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Specifying an implementation framework for Veterans Affairs antimicrobial stewardship programmes: using a factor analysis approach.

  • Author(s): Chou, Ann F
  • Graber, Christopher J
  • Zhang, Yue
  • Jones, Makoto
  • Goetz, Matthew Bidwell
  • Madaras-Kelly, Karl
  • Samore, Matthew
  • Glassman, Peter A
  • et al.

Published Web Location

https://academic.oup.com/jac/article/73/9/2559/5032788
No data is associated with this publication.
Abstract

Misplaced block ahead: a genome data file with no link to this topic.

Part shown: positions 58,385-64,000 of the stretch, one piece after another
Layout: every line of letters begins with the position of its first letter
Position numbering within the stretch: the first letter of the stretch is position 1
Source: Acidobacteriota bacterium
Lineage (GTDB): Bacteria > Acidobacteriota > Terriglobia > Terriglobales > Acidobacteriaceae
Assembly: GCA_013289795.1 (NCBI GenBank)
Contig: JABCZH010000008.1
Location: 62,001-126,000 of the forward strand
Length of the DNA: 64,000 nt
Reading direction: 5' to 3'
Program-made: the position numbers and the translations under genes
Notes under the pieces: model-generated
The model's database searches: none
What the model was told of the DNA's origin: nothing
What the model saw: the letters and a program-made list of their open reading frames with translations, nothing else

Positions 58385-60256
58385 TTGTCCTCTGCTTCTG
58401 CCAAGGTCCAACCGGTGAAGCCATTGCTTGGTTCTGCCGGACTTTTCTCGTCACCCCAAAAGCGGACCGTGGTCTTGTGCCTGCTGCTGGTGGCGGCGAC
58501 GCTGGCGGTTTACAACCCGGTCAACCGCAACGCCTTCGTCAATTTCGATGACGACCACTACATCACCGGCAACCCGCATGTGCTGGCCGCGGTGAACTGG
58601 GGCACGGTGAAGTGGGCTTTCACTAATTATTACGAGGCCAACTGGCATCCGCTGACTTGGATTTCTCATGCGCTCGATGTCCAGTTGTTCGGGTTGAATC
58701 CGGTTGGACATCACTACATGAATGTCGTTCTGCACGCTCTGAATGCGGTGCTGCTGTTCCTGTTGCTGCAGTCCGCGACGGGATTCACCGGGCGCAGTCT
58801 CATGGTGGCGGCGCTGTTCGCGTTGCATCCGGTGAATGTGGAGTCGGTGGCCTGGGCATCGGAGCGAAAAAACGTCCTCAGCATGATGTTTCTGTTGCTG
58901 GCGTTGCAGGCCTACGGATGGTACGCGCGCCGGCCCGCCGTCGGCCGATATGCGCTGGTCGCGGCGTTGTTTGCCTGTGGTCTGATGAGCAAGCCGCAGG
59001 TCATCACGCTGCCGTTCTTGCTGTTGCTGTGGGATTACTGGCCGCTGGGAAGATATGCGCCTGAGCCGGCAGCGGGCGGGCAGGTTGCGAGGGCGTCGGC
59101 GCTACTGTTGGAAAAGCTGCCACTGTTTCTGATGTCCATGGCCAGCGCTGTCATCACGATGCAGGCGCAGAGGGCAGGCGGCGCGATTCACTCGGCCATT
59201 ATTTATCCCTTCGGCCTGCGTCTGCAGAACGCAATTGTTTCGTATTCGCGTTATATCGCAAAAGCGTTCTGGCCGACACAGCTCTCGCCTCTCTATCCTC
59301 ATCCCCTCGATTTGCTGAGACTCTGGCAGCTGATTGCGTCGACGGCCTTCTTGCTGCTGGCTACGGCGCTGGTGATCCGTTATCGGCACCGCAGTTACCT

Objectives:Inappropriate antibiotic use poses a serious threat to patient safety. Antimicrobial stewardship programmes (ASPs) may optimize antimicrobial use and improve patient outcomes, but their implementation remains an organizational challenge. Using the Promoting Action on Research Implementation in Health Services (PARiHS) framework, this study aimed to identify organizational factors that may facilitate ASP design, development and implementation. Methods:Among 130 Veterans Affairs facilities that offered acute care, we classified organizational variables supporting antimicrobial stewardship activities into three PARiHS domains: evidence to encompass sources of knowledge; contexts to translate evidence into practice; and facilitation to enhance the implementation process. We conducted a series of exploratory factor analyses to identify conceptually linked factor scales. Cronbach's alphas were calculated. Variables with large uniqueness values were left as single factors. Results:We identified 32 factors, including six constructs derived from factor analyses under the three PARiHS domains. In the evidence domain, four factors described guidelines and clinical pathways. The context domain was broken into three main categories: (i) receptive context (15 factors describing resources, affiliations/networks, formalized policies/practices, decision-making, receptiveness to change); (ii) team functioning (1 factor); and (iii) evaluation/feedback (5 factors). Within facilitation, two factors described facilitator roles and tasks and five captured skills and training. Conclusions:We mapped survey data onto PARiHS domains to identify factors that may be adapted to facilitate ASP uptake. Our model encompasses mostly mutable factors whose relationships with performance outcomes may be explored to optimize antimicrobial use. Our framework also provides an analytical model for determining whether leveraging existing organizational processes can potentially optimize ASP performance.

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